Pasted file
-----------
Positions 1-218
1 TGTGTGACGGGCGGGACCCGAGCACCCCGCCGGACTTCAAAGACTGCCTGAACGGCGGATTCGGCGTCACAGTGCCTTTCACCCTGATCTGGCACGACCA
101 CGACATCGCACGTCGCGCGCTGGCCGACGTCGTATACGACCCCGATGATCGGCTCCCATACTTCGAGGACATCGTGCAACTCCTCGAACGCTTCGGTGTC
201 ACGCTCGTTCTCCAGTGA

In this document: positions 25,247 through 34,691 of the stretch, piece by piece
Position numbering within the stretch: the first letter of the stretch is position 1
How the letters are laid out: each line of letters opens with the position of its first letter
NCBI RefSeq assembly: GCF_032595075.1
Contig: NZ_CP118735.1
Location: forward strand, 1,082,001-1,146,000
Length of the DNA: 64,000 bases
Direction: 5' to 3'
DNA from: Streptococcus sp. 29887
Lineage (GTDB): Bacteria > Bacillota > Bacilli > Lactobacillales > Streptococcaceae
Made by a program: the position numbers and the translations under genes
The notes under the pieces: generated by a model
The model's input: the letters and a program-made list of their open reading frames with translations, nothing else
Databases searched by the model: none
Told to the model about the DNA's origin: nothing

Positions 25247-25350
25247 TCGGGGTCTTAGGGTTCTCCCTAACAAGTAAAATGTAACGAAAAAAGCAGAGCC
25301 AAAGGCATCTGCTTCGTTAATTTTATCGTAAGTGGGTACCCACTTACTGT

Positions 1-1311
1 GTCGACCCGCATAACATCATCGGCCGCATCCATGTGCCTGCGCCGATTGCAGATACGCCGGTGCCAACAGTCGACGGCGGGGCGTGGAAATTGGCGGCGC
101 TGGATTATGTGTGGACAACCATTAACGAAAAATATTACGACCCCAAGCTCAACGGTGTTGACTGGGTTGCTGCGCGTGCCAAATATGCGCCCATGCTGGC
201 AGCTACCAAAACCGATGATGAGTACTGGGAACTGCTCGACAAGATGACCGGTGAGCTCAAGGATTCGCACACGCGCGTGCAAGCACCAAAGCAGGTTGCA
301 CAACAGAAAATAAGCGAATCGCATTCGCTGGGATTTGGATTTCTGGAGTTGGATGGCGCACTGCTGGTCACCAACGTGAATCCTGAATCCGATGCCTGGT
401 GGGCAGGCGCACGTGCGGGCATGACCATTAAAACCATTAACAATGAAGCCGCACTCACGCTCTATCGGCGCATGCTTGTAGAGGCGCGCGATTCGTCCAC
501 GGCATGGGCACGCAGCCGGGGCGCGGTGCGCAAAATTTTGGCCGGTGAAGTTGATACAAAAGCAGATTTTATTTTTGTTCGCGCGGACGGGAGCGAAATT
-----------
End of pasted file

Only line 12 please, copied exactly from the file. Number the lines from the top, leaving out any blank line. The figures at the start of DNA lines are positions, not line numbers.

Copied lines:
Direction: 5' to 3'